In this time of renewed focus on the First World War, both in a commemorative and also a cultural sense, we are confronted regularly with the experience and imagery of suffering. Arguably, TV and film productions that dramatize the war have a responsibility to depict its various horrors, from the squalor of the dugouts through to the trauma of violent injury in battle, and very few shy away from doing so. Of equal importance as these male perspectives on war in the trenches though is the female experience of conflict. In many ways, the roles played by women in the First World War offer more varied accounts than their male counterparts, as they include the stories of those women in Britain either employed in industry or waiting for return of a loved one, or those overseas working in a range of capacities in support of the military. Of all of these roles, one of the most recurrent is that of the nurse. The nurse and her experiences are a staple of popular fiction, and have proved evident in recent televisual productions such as The Crimson Field and Downton Abbey, as well as the film adaptation of Vera Brittain’s memoir, Testament of Youth.
The representation of nursing in these productions typically follows a similar narrative pattern – a young and headstrong woman desires greatly to contribute to the war effort often in defiance of her parents’ wishes, her class status, or some other obstacle. She overcomes initial resistance and gets her wish but her ideals and illusions are shattered by the brutal reality of modern warfare, leaving her emotionally scarred but ultimately changed for the better as a result of her experiences. This is certainly the case with a character like Sybil Crawley from Downton Abbey, whose growing consciousness of the difference between her parents’ values and her own manifests itself successively in daring fashion choices, romance with the family chauffeur, and then a decision to join the Voluntary Aid Detachment (VAD) in 1916. Sybil’s actions cause all manner of narrative tension but her compassion and dedication to helping others ultimately convinces her parents that nursing is a respectable occupation befitting her social standing. Sybil’s experience appears to deliberately echo Vera Brittain’s journey in Testament of Youth, though does not, as in Brittain’s case, result in a life-long support for pacifism.
Whilst Downton is entirely fictitious and some liberties are taken with the events in Brittain’s memoir in the adaptation, the image of the ‘daring’ or ‘rebellious’ nurse that these texts project is not one created with dramatic licence. The history of nursing had always owed a great deal to the efforts of driven and determined women. At the beginning of the First World War, a professional, organised nursing service was still a relatively recent development within the world of the armed forces, and had only just begun to gain the respectability it would later acquire. A generation earlier and a professional, trained nursing service was a novelty, and a near practical unknown. Until the late nineteenth-century, nursing was mainly the work of religious orders or organisations, or relied on the voluntary actions of individuals; in the Crimean War of 1853-56, women such as Mary Seacole and, of course, Florence Nightingale would be celebrated for their charitable actions, conducted without any organisational support, and little interest from the military command they were aiding. Subsequently to the Crimea, nurses such as Nightingale and Ethel Gordon Fenwick would be instrumental in developing rigorous and professionalised training programmes and a national register for nurses within the United Kingdom. These schools later became affiliated with hospitals and, as a result of the efforts of Fenwick and others, as well as influential royal support, nursing grew into the organised body on which the modern service is based. With the founding of the Army Nursing Service (ANS) in 1881, the Imperial Military Nursing Service (QAIMNS) in 1902, the British Army’s First Aid Nursing Yeomanry (FANY) in 1907, and the VAD in 1909 nursing became more widely known and respected, and these services would provide crucial medical care when war came in 1914.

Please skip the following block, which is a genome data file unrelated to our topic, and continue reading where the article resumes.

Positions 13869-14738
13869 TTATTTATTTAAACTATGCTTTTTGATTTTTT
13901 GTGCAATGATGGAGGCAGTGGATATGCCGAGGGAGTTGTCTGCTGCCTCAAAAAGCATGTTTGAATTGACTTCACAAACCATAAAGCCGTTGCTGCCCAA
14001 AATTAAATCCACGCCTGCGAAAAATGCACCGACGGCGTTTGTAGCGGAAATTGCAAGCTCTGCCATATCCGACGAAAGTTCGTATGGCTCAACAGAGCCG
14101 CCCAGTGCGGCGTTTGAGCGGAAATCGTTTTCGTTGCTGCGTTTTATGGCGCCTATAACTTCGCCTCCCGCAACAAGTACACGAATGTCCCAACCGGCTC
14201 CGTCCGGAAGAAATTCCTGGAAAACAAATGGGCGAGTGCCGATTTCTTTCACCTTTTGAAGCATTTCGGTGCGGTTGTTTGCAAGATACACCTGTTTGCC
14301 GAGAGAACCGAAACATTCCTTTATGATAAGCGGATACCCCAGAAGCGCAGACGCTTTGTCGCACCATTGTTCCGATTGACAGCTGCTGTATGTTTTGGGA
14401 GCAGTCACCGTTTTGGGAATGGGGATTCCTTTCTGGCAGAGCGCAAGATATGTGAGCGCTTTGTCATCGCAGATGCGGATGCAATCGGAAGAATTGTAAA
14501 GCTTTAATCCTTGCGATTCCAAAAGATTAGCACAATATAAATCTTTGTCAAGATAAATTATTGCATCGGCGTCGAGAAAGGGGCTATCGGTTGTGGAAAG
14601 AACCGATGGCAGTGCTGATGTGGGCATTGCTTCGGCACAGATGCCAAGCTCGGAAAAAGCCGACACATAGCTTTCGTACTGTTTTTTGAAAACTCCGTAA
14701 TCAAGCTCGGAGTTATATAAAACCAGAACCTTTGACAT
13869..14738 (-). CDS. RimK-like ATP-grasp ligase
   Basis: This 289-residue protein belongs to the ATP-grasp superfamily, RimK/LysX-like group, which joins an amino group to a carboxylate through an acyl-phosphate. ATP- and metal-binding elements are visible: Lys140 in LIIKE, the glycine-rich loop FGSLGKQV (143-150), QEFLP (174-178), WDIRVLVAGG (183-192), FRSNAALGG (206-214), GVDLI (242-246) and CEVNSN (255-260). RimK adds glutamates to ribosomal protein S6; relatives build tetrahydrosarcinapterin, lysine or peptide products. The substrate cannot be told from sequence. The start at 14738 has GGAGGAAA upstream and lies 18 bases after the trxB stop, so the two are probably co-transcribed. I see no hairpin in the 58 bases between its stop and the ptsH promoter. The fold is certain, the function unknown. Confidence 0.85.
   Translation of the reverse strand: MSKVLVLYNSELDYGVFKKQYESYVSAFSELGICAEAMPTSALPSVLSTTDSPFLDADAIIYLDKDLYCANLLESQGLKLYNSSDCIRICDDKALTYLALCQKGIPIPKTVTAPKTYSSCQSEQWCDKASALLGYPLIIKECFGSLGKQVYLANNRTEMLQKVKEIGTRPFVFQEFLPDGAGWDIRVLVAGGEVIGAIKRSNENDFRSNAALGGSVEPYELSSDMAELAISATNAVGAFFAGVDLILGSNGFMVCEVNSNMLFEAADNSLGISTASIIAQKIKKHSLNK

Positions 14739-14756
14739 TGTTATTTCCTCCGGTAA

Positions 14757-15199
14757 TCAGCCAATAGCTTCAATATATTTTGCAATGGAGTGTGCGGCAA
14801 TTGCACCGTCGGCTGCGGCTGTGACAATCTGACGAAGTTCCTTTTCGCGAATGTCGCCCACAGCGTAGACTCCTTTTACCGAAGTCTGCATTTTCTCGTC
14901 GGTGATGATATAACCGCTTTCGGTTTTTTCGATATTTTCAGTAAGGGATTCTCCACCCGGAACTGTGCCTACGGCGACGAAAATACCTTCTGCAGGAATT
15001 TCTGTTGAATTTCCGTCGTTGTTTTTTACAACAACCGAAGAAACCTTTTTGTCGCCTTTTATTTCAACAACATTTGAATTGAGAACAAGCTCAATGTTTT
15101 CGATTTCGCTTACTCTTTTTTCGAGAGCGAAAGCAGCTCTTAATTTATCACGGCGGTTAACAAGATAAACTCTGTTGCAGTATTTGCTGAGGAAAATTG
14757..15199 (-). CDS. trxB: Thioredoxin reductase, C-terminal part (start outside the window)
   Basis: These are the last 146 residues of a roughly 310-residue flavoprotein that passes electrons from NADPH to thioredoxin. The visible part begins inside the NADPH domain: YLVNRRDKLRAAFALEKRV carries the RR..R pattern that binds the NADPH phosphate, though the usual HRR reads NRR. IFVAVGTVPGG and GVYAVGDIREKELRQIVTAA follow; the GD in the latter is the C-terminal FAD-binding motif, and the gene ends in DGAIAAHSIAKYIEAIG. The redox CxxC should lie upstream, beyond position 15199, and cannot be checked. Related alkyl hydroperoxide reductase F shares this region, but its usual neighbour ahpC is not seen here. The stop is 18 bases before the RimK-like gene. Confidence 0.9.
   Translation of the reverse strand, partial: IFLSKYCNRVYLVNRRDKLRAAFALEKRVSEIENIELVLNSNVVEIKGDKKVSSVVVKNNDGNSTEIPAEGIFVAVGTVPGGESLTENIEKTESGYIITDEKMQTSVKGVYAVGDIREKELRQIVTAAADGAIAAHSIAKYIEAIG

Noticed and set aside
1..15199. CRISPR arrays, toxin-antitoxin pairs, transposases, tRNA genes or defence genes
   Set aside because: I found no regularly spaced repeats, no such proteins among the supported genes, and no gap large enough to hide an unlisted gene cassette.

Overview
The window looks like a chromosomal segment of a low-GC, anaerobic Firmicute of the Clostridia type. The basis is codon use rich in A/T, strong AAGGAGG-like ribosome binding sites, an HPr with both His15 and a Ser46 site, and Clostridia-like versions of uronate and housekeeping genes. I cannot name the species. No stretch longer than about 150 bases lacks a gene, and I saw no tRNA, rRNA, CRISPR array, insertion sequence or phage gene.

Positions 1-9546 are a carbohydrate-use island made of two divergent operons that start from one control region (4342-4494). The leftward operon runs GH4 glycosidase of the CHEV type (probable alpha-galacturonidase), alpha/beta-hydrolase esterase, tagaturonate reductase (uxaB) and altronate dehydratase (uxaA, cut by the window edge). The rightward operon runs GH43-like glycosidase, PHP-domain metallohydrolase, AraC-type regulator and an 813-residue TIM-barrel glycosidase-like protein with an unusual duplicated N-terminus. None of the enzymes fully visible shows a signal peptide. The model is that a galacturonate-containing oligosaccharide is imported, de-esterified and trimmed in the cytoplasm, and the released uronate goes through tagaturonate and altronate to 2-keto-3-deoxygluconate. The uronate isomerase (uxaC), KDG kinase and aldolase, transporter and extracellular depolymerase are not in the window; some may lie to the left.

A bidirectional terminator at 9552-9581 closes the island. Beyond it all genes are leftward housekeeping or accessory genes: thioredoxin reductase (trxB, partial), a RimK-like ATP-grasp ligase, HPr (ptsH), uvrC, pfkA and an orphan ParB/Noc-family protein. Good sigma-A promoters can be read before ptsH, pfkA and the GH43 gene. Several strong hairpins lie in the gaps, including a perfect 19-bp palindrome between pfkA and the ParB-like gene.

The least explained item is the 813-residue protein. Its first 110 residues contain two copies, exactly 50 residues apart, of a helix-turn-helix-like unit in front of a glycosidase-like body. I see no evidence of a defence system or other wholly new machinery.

Of course the romanticised ideal of the Edwardian woman escaping the strictures of the household for a life of emancipation and liberation in the service of nursing owes a good deal to the recruitment drives mounted throughout the war. The image of the nurse created by the war was one of selflessness and sacrifice, determined to provide care no matter what the personal risks may be, a perception fuelled by the public feeling over the execution of Edith Cavell for espionage in 1915. Of course far more Edwardian women were already in work before the outbreak of war than most people assume, and the virtuous image of wartime nursing was ruthlessly satirised in Blackadder Goes Forth (1986) in which Miranda Richardson’s Nurse Mary Fletcher-Brown smokes, drinks and dryly declares that ‘it’s good to have someone healthy to talk to for a change’. However, for some women, service in VAD, QAIMNS, or FANY did nonetheless equip them with skills and experience, and instil confidence that they otherwise would not have had opportunity to acquire. Any fictional focus on these experiences, even if they do bend the truth a little for dramatic effect, plays an important part in remedying the notion that the First World War took place only in the trenches.